The economy is in such a steep decline that the top global corporations are now feeling the impact. The collapse of consumer demand is cutting the ground from under giants like Sony, which expects a record $2.9 billion annual operating loss, and Microsoft which is cutting 5,000 jobs worldwide – about 5% of its estimated 96,000 employees – and refusing to make a forecast of future profitability.
With the news that December car production by global manufacturers operating in the UK declined to barely half of its 2007 level, the Society of Motor Manufacturers is looking for government support to sustain “valuable industrial capability during this exceptionally difficult period”. This is a hardly veiled threat to cease production altogether following Honda’s doubling of its two month Christmas shutdown.
Some market watchers are at last beginning to appreciate the scale of the problem in the economy beyond the financial markets. "It is pretty bad when things are deteriorating so fast that even the largest companies in the world don't know how rapidly it is happening," said analyst Katherine Egbert. "We are certainly in the midst of a once-in-a-lifetime set of economic conditions," according to Microsoft’s chief executive Steve Ballmer. "The economy is resetting to a lower level" of spending, he said, adding that he did not expect a quick economic rebound.
A UK survey of 100 major private sector employers reveals the toll that the crisis is taking on company pension schemes. The bursting of the credit balloon has driven the collective deficit of the UK's final salary pension schemes up to £195bn in December, and 25 of the 100 will act soon to end the schemes for current contributors, thereby abandoning the companies’ responsibilities for their employees’ future.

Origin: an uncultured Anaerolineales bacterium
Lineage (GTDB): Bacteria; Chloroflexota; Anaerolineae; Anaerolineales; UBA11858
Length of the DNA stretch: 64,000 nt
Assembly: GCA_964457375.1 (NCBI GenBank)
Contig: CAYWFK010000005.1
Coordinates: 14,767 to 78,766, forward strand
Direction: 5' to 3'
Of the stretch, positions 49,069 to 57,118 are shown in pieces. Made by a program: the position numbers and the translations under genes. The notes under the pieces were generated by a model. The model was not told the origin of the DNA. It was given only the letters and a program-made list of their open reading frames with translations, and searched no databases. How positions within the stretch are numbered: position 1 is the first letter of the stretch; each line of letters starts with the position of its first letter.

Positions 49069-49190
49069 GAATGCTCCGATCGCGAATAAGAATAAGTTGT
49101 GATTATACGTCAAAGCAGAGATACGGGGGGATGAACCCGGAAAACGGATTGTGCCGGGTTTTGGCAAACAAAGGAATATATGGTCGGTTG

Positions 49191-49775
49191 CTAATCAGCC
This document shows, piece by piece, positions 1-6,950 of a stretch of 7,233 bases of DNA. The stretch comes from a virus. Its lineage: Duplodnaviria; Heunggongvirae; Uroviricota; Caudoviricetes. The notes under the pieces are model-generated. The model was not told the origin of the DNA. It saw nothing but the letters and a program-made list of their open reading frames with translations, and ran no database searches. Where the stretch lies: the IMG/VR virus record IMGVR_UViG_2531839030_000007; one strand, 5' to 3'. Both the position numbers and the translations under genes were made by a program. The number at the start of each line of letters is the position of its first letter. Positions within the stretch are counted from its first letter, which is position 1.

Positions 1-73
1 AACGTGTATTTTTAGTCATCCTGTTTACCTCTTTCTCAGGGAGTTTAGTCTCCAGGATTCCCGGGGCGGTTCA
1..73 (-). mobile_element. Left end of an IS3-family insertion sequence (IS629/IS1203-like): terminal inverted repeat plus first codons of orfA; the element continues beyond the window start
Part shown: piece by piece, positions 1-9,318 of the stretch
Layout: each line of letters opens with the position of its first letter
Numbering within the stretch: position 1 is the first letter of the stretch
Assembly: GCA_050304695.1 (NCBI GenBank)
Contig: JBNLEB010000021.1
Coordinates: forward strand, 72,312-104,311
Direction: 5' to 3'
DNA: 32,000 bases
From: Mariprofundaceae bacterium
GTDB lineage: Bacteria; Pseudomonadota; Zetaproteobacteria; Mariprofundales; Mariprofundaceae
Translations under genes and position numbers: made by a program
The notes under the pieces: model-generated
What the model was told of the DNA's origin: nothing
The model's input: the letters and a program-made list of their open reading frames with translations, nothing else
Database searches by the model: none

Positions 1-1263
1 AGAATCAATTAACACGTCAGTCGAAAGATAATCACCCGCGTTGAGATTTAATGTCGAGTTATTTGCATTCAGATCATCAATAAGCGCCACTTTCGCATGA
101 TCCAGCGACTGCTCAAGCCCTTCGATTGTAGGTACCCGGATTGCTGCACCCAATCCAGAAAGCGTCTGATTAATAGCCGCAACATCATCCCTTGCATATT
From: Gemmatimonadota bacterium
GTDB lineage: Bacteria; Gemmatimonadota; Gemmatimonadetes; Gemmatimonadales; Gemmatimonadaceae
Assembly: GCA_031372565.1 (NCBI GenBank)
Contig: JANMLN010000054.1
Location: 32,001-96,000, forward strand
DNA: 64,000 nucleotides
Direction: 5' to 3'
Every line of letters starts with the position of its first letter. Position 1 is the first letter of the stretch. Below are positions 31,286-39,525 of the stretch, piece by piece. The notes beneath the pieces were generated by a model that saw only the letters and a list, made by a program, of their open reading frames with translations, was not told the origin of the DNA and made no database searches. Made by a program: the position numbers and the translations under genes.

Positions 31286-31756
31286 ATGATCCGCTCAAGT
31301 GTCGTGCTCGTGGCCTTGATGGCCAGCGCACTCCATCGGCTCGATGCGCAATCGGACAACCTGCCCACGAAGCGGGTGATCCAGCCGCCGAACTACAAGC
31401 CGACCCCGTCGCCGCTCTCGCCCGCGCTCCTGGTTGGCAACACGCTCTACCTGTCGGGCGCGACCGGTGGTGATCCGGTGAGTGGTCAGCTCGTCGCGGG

The Pension Protection Fund said the deficit rose by 43% from the £136bn recorded at the end of November. The deterioration in pension finance has been largely due to the international credit crunch, the worldwide economic slowdown and the accompanying slump in share prices. In other words, the value of private sector pensions has simply blown away. Those who manage to hold on to their jobs until retirement age in the UK will have nothing to live on beyond what the state offers, which is now the worst in Europe.
January 2009 marks 100 years since Lloyd George, Chancellor of the Exchequer under the Liberal government led by Herbert Asquith, paid the first UK state pensions. Lloyd George was influenced by the ideas of Tom Paine and especially his book The Rights of Man published in 1791. Paine strongly recommended progressive taxation, family allowances, old age pensions, maternity grants (as well as the abolition of the House of Lords and the creation of a democratic republic).
The 21st century deepening global financial and economic disaster demands a renewal of Paine’s ideas in a radically fresh context. Paine’s ideas were ultimately incorporated into most bourgeois democratic states and economies. Now the state cannot deliver a basic standard of living for older citizens, and companies are destroying workers’ pensions. A transfer of political and economic power along the lines advocated in our People’s Charter for Democracy is where we should begin.